Wayne Swan and Kevin Rudd have benefitted from enormous good luck so far in their time in office. But things even out eventually, and for the Government at the moment it’s happening on pensions. They can’t take a trick.
Pensioners did well out of the Budget. Up to an additional $900 a year for various allowances, and a commitment that the base level of the pension – which is already indexed – would be reviewed in the taxation and transfer payment review to be run by Ken Henry. And, you’d have to think, that review ain’t gonna recommend a reduction.
But the idea has taken hold that pensioners had a legitimate expectation that they would get a big handout in the Budget. This is partly John Howard’s fault. Having doled out one-off bonuses in previous Budgets, seniors have grown accustomed to getting handouts every May. It’s as if the malign policy influence of Howard is continuing to wreak havoc from beyond the grave. But it’s also a consequence of a wilful misinterpretation of the Prime Minister’s remarks during the February problems with the carers’ and seniors’ bonuses, that “they wouldn’t be left in the lurch.”
You can, if you were in full-on Howard-hating mode, partly blame this on John Howard too. As if burnt by his history of relying on casuistry and grammatical distortions to claim that he never said inconvenient things, Swan and Rudd are now being held to a very high standard on their public remarks. Say you want to look at ways to ensure petrol and grocery prices are as low as possible, but that there’s no silver bullet? Well, “people heard” that you were going to lower petrol and grocery prices. Declare that pensioners won’t be left in the lurch? That means an increase in the base pension.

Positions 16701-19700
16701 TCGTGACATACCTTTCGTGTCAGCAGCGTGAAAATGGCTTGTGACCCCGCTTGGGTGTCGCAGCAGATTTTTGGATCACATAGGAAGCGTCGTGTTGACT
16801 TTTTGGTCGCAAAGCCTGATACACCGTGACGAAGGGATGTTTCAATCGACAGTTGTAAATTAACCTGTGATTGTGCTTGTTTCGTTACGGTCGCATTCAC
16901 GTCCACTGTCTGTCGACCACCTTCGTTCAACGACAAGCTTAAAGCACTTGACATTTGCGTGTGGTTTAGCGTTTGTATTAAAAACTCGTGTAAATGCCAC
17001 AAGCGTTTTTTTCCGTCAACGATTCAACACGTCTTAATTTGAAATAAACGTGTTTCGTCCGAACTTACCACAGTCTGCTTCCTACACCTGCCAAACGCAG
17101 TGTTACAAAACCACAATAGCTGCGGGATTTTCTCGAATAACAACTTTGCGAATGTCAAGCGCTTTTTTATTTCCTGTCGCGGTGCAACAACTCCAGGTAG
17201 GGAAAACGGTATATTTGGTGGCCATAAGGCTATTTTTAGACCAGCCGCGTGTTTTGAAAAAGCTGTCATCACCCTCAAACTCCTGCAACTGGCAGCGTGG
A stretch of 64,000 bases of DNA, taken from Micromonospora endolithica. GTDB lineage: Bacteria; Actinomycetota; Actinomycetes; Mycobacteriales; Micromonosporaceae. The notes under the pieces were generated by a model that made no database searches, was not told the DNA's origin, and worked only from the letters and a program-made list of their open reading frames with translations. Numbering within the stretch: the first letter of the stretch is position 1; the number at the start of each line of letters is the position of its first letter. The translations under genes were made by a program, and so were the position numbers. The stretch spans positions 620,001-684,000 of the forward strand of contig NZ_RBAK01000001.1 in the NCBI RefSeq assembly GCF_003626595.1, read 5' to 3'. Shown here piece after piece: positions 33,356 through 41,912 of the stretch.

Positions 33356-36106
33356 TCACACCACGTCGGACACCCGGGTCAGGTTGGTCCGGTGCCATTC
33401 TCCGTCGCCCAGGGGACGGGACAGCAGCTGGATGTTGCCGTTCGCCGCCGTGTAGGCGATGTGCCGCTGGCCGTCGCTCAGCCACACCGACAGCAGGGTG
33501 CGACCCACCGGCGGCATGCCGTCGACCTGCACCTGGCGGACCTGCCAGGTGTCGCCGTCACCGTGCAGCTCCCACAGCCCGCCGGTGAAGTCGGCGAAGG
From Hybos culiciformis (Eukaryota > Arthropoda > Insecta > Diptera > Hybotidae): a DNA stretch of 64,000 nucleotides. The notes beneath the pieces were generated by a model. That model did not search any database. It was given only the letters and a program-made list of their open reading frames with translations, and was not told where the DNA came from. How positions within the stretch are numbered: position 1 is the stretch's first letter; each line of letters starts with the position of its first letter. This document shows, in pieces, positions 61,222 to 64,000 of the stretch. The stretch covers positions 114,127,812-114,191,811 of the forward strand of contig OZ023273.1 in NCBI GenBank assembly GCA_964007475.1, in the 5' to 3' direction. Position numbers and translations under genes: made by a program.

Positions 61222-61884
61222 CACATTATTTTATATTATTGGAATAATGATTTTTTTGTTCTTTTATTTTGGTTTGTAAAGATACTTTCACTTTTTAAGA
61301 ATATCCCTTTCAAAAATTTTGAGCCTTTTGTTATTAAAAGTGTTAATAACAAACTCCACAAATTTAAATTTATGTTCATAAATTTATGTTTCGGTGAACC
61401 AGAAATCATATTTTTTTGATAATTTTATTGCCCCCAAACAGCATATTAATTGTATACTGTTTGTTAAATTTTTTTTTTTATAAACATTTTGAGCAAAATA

Doesn’t really matter what you say – it’s what the punters thought you said.
The Opposition would have gleefully exploited this, except that obscure Gold Coast MP and ageing spokeswoman Margaret May got carried away on Friday and went beyond Coalition policy. Nevertheless, no-one has really picked up on that fact that the Opposition and the Government have exactly the same position – that the base pension will be reviewed before the next election.
Never mind that stuff about the Coalition not doing it for twelve years while running the place.
A $35-a-week increase in the aged pension would, based on calculations done by the Greens during the election, cost the best part of $4b pa. In an era of $21b surpluses, this doesn’t look like a lot, but it’s still a huge figure and, in comparison, will look – forgive the Eastlakeism – even huger if the economy slows by as much as the more pessimistic commentators are predicting. And it’s the reason why even the Coalition in full-blown populist mode is unwilling to embrace the idea.
The Government’s approach is the correct one – properly assess retirement incomes in the Henry Review. At a time when, with the benefit of a week’s analysis, some commentators are starting to seriously attack the Government over its lack of aggressive expenditure cuts, it must be galling indeed for Rudd and Swan to be copping it about pensions. Kerry O’Brien even devoted five pointless minutes of The 7.30 Report last night to trying to get the Prime Minister to agree that pensions were a last-minute addition to the Henry review’s terms of reference.
There’ll be a lot more of this to come. It’s amusing (or sickening, for those with weak stomachs) to have pensioners stripping in protest, but this is a powerful lobby group that is, courtesy of our demographics, growing remorselessly. And we’re only just seeing the arrival of the baby boomers – not exactly known for their selflessness and sense of inter-generational equity – arriving in the seniors cohort.
The longer politicians can stick to rigorous analysis about retirement incomes, the better for the rest of us.